This week’s New and Noteworthy includes resources to help distinguish between e-money and Bitcoin, find out more about the US Postal Service’s possible expansion of financial services, and explore the impact of the financial crisis on banking behavior in the US.
- A new paper from Una Okonkwo Osili and Anna Paulson show that individuals who have experienced a banking crisis are 11 percentage points less likely to use banks in the US than their peers who emigrated from the same country but did not experience a crisis.
- As Bitcoin gains in popularity, it’s easy to confuse the digital currency with other forms of e-money. CGAP’s new infographic provides a quick reference that contrasts these products.
- PopTech profiles the Trust Card, a product developed by IPA with support from the Ford Foundation, designed to act as an “un-credit card” – establishing access to affordable credit coupled with debt consolidation and financial counseling with the goal of improving financial stability for cardholders over time.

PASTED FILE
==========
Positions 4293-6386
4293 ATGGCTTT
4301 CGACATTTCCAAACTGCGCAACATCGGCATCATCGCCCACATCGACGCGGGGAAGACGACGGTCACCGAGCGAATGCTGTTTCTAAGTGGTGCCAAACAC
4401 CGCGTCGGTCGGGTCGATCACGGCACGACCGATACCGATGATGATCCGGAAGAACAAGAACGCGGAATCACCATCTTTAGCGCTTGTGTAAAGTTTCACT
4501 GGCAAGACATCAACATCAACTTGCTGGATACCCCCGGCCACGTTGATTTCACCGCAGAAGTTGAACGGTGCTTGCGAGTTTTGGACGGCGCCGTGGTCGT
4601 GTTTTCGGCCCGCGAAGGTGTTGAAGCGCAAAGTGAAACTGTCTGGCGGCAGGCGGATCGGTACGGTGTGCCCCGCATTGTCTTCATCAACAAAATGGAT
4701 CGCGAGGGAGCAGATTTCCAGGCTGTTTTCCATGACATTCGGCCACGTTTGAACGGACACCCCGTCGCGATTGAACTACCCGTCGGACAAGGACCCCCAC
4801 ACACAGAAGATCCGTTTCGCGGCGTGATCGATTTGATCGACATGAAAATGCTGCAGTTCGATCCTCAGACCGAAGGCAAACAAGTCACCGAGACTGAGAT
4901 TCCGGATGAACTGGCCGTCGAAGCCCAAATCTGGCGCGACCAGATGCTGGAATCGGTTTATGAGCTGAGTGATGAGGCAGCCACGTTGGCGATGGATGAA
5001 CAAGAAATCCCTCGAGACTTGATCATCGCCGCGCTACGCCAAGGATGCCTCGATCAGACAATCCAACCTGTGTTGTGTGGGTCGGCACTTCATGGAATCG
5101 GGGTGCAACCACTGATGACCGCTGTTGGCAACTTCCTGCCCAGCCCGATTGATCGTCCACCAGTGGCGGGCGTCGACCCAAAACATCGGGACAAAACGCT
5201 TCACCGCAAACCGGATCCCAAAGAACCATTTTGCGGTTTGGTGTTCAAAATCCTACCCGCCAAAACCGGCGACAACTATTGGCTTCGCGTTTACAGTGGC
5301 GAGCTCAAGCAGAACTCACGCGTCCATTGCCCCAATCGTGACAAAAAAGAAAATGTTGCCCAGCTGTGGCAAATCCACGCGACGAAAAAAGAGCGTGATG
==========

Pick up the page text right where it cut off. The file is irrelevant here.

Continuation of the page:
- In his annual State of the Union Address, US President Barak Obama advocated raising the federal minimum wage, a topic of recent debate in Washington. The Economic Policy Institute released data showing the value of minimum wage is 23 percent less than its peak inflation-adjusted value in 1968 but low-wage workers are more highly educated than they were in the late sixties.
- Writer Dylan Love shared his experience with Slate of using an invitation-only, no fee, virtual bank called Simple. Spoiler alert – after two weeks, he swore off brick-and-mortar banks for life.
- FAI’s Julie Siwicki recently shared her musings on the potential for SMS-based reminders to encourage savings among low-income Americans. America Saves might make her vision a reality through its free service that motivates users to reach their savings goals through SMS tips and reminders.
- Piggy-backing on the success and rapid growth of M-Pesa, Safaricom now offers a number of additional mobile financial tools like savings tools and ways to pay school fees electronically. But are these services reaching those who could potentially benefit from them the most? NextBillion says no - research shows the poor or those in rural areas are currently the least likely to use these add-on products.
- A new Postal Service Office of Inspector General white paper explores how the U.S. Postal Service could offer a suite of non-bank financial services (in addition to the current money order and transfer services) targeted to serve America’s unbanked populations.